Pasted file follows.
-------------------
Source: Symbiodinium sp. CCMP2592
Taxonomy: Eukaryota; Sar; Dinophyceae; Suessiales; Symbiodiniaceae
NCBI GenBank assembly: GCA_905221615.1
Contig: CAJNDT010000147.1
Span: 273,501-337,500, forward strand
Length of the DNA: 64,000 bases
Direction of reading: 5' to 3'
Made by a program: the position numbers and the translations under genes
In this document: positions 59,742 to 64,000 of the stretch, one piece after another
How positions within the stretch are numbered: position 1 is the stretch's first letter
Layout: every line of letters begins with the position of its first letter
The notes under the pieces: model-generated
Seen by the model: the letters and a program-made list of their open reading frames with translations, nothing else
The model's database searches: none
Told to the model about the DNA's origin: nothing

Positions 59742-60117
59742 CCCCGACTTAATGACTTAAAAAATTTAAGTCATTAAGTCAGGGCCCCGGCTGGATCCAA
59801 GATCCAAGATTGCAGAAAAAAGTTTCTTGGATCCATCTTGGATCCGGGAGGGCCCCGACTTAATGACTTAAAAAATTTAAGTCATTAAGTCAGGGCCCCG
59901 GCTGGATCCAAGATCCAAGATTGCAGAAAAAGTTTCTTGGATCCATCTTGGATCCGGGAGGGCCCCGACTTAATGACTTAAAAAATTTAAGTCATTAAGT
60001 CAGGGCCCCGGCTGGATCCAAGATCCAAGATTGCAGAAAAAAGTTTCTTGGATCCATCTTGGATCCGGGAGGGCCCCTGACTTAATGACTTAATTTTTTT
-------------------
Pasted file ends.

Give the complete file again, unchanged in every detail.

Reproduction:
Source: Symbiodinium sp. CCMP2592
Taxonomy: Eukaryota; Sar; Dinophyceae; Suessiales; Symbiodiniaceae
NCBI GenBank assembly: GCA_905221615.1
Contig: CAJNDT010000147.1
Span: 273,501-337,500, forward strand
Length of the DNA: 64,000 bases
Direction of reading: 5' to 3'
Made by a program: the position numbers and the translations under genes
In this document: positions 59,742 to 64,000 of the stretch, one piece after another
How positions within the stretch are numbered: position 1 is the stretch's first letter
Layout: every line of letters begins with the position of its first letter
The notes under the pieces: model-generated
Seen by the model: the letters and a program-made list of their open reading frames with translations, nothing else
The model's database searches: none
Told to the model about the DNA's origin: nothing

Positions 59742-60117
59742 CCCCGACTTAATGACTTAAAAAATTTAAGTCATTAAGTCAGGGCCCCGGCTGGATCCAA
59801 GATCCAAGATTGCAGAAAAAAGTTTCTTGGATCCATCTTGGATCCGGGAGGGCCCCGACTTAATGACTTAAAAAATTTAAGTCATTAAGTCAGGGCCCCG
59901 GCTGGATCCAAGATCCAAGATTGCAGAAAAAGTTTCTTGGATCCATCTTGGATCCGGGAGGGCCCCGACTTAATGACTTAAAAAATTTAAGTCATTAAGT
60001 CAGGGCCCCGGCTGGATCCAAGATCCAAGATTGCAGAAAAAAGTTTCTTGGATCCATCTTGGATCCGGGAGGGCCCCTGACTTAATGACTTAATTTTTTT